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From the source to the dosimetric impact assessment

Personalized dosimetry

​The objective is to estimate as precisely as possible the committed effective dose, i.e. over a lifetime, or the equivalent dose to an organ. Several factors are taken into account and the process differs whether it is a question of irradiation or internal contamination.

Published on 17 March 2015

Dosimetry consists in measuring (in case of external radiation) or estimating (in case of internal contamination) the committed effective dose, which depends on:

  • the source: whether sealed or unsealed, its activity or intensity, and the nature, energy and biological effectiveness of the radiation.
  • the mode of exposure: its duration, fractionation, and rate.
  • the target: the tissues or organs affected (up to the whole body level), and the age and radiosensitivity of the individual.

For irradiation, detection systems are calibrated and certified to be directly proportional to the dose received. An adjustment must be made to transpose operational quantities into dosimetric quantities depending on the heterogeneity of the irradiation, exposure time, rate and the nature of the emission.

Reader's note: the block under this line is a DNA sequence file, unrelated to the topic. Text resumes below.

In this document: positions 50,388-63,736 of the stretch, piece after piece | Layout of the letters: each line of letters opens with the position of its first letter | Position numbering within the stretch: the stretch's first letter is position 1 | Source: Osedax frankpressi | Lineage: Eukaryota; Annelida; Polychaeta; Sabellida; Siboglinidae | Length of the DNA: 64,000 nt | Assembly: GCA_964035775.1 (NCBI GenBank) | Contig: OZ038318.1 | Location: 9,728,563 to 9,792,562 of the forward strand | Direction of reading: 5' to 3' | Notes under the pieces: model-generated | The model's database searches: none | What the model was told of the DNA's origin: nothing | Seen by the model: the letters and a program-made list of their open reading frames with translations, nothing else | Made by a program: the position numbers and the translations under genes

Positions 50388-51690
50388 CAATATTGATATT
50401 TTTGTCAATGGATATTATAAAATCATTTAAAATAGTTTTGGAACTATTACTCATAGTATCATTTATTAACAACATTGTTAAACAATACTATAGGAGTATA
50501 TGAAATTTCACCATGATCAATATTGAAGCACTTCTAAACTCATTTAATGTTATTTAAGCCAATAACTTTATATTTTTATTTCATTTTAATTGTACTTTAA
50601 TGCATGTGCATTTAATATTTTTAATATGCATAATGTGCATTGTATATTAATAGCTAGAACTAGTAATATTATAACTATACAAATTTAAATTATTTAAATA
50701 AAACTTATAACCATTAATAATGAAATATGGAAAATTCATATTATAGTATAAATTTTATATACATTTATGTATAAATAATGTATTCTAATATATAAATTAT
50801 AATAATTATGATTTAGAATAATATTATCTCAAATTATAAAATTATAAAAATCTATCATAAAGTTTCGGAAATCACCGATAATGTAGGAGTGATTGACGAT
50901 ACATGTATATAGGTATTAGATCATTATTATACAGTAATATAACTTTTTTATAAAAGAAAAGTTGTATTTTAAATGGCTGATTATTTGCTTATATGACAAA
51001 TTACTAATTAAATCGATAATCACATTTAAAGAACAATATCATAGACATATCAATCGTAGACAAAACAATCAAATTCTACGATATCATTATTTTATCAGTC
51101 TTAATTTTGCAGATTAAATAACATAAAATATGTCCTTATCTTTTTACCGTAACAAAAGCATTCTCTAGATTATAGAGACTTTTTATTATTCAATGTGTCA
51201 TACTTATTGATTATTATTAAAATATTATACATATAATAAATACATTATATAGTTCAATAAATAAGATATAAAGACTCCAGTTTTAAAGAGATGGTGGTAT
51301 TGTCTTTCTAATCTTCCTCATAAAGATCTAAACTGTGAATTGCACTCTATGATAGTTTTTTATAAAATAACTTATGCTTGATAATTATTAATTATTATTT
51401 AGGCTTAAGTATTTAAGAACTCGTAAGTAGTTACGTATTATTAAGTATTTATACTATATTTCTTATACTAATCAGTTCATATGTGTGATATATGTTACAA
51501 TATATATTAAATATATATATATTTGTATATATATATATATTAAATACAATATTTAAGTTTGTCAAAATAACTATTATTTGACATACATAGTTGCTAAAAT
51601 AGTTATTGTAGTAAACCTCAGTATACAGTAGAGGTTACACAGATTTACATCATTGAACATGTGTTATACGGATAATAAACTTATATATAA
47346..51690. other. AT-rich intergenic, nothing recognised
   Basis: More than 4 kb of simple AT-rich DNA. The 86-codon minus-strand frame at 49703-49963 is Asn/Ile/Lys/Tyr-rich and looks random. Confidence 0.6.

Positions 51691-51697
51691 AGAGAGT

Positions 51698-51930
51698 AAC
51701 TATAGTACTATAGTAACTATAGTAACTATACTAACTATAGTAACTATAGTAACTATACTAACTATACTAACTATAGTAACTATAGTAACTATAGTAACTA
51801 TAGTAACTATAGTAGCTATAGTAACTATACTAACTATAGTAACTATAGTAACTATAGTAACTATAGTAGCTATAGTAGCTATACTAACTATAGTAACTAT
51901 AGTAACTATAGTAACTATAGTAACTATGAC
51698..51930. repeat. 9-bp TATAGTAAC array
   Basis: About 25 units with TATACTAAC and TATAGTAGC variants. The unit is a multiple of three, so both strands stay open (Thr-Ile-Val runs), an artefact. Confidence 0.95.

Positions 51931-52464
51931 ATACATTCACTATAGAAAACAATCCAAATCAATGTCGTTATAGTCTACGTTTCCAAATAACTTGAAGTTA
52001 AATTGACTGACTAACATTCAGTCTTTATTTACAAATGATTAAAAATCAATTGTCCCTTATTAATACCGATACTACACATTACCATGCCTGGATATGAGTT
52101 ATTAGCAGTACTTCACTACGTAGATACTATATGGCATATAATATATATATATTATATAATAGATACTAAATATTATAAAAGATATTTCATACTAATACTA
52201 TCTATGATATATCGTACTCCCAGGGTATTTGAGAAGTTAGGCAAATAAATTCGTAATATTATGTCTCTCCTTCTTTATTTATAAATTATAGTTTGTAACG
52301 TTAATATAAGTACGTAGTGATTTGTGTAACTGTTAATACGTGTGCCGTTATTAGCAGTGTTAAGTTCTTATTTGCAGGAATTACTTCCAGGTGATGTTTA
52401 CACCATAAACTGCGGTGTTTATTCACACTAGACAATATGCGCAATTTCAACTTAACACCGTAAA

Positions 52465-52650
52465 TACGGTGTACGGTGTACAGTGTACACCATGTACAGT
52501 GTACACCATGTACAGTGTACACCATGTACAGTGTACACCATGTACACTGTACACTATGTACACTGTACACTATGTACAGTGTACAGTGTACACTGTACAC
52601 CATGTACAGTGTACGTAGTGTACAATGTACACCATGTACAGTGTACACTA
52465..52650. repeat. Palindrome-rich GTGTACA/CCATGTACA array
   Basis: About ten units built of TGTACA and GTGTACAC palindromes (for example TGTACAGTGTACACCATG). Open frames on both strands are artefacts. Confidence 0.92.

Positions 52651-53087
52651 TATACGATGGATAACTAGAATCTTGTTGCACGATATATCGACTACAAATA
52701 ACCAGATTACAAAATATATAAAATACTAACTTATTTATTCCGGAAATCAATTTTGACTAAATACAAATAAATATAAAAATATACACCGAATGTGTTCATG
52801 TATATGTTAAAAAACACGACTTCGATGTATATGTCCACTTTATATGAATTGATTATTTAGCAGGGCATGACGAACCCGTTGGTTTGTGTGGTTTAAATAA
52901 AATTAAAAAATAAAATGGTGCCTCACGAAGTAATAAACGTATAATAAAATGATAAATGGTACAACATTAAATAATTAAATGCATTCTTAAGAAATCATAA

As the level of internal contamination is not directly measurable, estimating the dosimetric impact is more complex. Indeed, evaluating the amount incorporated and then calculating the dosimetric detriment requires having an appropriate biokinetic model for the radionuclide(s) involved. These models and data are provided by the International Commission on Radiological Protection (ICRP). In practice, however, the use of these models is based on forming hypotheses regarding the circumstances of an incorporation event (either known or suspected), such as the chemical and physical characteristics of the radioactive contaminant to which the individual has been exposed, and the time interval between incorporation and the measurement. Repeated measurements over time make it possible to clarify the hypotheses and to refine the model, for a better dose evaluation.

Polonium biokinetic model, credit: CEA/Prositon

To help address the health risks, the dose must be expressed in terms of the committed effective dose (50 years for workers) for all external and internal components, or as an equivalent dose to the most irradiated organ, or as an absorbed dose.

Indeed, the ICRP has defined radiological protection quantities, to determine the dose limits for occupational exposure. This ensures that deterministic effects can be avoided, and that the risk of developing stochastic health effects can be maintained at an acceptable level.